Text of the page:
The BSF evaluates the applications it receives using a conventional peer review system. Because the regular staff of the BSF is small, it is assisted by a group of scientific advisors, covering the different areas of research. The advisors are mostly Israelis, in order to curb costs, but each area of research has at least one American advisor. Advisors are replaced periodically for obvious reasons, and although they do not represent their institutions, an effort is made to recruit them from different institutions. They are organized in panels (scientific review committees) according to areas of research, with one of them being the head of the panel. Because scientific research is becoming increasingly multidisciplinary and specialized, it is not always possible to match the application to a panel member who is an expert in the field of the application. In an effort to at least partially cope with this problem, the BSF recently doubled the number of science advisors, and now has a larger variety of expertise among our advisors.
The first task of an advisor is to suggest names of potential reviewers from around the world. These names are then discussed by the panel, and the panel suggests additional names, including from a list proposed by the applicants. When it is required, additional names are also sought from the external reviewers, and the process continues until 4-5 substantial reviews are received. Typically, some 40% of the reviews are from the US, less than 15-20% from Israel, and the rest are from around the world. The senior BSF staff reads all of the reviews to make sure they are meaningful. The reviews are then passed to one, and in questionable cases two advisors, for summary and recommendations. The process is concluded in a series of panel meetings of advisors, who rank the proposals and determine an order of preferences. These final meetings are held in Jerusalem, with the participation of the American advisors. The final decisions are made after the Board determines the total number of applications that will be awarded a grant, based on the budgetary considerations. The Board usually does not discuss individual applications, and relies on the panel's decisions.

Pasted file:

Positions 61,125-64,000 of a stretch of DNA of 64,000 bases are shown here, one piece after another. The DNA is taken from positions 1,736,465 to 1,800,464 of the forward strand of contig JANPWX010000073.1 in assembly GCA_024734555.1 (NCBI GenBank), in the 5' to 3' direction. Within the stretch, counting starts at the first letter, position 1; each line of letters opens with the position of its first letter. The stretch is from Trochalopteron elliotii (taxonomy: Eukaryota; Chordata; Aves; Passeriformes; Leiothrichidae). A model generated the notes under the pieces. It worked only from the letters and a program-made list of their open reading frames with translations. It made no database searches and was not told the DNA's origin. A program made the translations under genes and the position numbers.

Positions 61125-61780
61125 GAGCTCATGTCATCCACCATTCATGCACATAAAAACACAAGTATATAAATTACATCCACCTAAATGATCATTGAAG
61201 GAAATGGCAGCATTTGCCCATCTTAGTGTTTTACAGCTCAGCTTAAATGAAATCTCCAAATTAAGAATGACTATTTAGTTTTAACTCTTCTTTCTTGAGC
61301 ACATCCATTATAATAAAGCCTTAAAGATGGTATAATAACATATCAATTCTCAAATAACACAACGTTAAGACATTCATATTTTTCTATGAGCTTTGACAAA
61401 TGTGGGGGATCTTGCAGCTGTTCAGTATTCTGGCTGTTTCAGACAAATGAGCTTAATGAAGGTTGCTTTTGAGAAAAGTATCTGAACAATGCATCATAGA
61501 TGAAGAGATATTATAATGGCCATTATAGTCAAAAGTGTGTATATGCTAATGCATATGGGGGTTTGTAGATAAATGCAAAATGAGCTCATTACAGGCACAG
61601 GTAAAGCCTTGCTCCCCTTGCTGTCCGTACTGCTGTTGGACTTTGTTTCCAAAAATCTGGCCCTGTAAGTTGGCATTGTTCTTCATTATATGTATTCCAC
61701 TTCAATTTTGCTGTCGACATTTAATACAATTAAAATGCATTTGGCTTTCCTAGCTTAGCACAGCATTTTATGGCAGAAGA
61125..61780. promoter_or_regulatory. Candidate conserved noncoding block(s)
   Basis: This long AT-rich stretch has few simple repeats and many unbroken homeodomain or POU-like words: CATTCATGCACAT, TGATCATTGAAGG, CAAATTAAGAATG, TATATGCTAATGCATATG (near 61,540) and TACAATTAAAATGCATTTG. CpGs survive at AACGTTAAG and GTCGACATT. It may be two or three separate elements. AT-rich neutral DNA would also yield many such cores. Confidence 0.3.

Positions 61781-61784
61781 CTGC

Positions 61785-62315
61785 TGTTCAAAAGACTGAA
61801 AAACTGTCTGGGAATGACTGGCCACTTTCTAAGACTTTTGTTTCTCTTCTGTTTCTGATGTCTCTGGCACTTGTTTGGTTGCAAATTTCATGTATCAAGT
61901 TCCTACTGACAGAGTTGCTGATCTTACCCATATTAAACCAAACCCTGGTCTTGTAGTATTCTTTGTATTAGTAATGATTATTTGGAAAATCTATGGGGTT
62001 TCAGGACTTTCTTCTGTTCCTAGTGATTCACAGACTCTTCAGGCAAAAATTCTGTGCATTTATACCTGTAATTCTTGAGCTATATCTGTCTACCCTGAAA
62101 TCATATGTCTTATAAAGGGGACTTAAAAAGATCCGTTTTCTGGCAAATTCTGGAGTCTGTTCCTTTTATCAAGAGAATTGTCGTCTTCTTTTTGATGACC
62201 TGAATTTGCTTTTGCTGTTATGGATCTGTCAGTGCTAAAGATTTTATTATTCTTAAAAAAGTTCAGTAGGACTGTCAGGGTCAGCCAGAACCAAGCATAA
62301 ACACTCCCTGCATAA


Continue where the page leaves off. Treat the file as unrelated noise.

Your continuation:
The following criteria are used in evaluating the proposed project:
- Scientific and technological merit of the research program including its originality, importance, novelty and uniqueness, and whether the research is at the cutting edge of its field;
- The strength of the cooperative arrangements between the Israeli and American investigators and the manner in which the joint research effort manifests itself, e.g., joint contribution, complementary research, exchange of materials or equipment, use of special research facilities, exchange of scientists, etc.;
- Anticipated benefits likely to result in advancing and developing the scientific area in question, and/or possible social and economic benefits;
- The suitability of the investigators and the means at their disposal, such as equipment and facilities;
- Scientific and cooperation record in existing or previous BSF grants (when relevant). If an applicant had a previous BSF grant, did it result in joint products such as joint papers with his collaborator?